An architect’s drawing of the new Captain Johnston Blakely Elementary. (Image courtesy of the Bainbridge Island School District)

An architect’s drawing of the new Captain Johnston Blakely Elementary. (Image courtesy of the Bainbridge Island School District)

Bainbridge gives OK to plans, permit for new elementary school

The effort to build a new Captain Johnston Blakely Elementary has cleared a key hurdle.

The hearing examiner for the city of Bainbridge Island has approved the site plan, design review and conditional use for the project.

Voters approved a bond measure to pay for a new Blakely Elementary in February 2016. The Bainbridge Island School District has been working since then to finalize plans for the new school and to gain needed permits from the city.

The existing Blakely Elementary — built in 1963 — will be used until the summer of 2019, then demolished and replaced by a new building that’s approximately 65,000 square feet in size. (The current school covers 41,259 square feet on 12.17 acres.)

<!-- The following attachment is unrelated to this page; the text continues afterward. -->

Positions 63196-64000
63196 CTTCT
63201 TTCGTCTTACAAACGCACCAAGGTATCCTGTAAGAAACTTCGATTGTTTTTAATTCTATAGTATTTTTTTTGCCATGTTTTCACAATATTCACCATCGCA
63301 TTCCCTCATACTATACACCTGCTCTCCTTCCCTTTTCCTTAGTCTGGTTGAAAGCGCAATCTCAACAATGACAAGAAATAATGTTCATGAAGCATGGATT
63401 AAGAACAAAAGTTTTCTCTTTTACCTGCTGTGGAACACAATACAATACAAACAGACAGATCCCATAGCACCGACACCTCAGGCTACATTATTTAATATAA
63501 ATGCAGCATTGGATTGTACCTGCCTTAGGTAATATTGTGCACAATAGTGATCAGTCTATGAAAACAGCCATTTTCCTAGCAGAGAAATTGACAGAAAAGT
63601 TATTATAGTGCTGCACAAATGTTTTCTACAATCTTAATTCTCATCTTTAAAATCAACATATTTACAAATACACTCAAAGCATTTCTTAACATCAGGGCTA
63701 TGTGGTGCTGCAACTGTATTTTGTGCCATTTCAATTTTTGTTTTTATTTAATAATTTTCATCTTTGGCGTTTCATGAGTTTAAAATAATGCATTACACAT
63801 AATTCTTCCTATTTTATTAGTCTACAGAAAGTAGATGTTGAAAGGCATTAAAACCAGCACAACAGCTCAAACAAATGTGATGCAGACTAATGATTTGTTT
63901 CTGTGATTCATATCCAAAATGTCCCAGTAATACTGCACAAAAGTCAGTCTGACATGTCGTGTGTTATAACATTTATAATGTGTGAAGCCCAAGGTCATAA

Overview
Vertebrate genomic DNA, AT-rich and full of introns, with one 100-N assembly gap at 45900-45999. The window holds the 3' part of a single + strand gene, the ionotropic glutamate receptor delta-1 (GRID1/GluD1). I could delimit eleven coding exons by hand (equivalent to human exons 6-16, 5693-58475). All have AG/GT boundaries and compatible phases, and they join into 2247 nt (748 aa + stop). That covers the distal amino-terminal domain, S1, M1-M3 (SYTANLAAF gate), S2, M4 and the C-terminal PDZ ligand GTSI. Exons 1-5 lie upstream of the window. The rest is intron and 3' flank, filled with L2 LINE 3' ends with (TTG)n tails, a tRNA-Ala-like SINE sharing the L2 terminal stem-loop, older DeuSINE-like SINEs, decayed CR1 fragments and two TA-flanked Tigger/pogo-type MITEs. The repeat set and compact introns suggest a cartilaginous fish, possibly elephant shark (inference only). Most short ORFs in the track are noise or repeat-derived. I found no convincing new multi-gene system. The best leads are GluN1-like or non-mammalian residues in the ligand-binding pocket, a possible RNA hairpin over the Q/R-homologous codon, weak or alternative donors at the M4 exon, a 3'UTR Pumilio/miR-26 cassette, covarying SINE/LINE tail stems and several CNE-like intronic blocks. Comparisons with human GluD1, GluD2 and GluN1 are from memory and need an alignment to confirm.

A conditional use permit was needed to allow the height of the new school to be increased from 30 to 35 feet.

The new Blakely is expected to serve a student population of 450 children and 27 teachers.

Construction of the new school will result in the removal of 58 trees, but school district officials have said the trees will be replaced as mandated by city regulations.

School construction will also occur within the buffer area next to a large wetland on the east side of the school property near IslandWood.

To mitigate the impact to the wetland buffer, the school district will create a new forested area with native tree and shrub plantings on land that’s now used for lawn and play areas on the school property. Bainbridge’s hearing examiner noted that approach would result in a larger area of habitat on the property, and a “higher functioning buffer,” than if the current buffer was left as-is.

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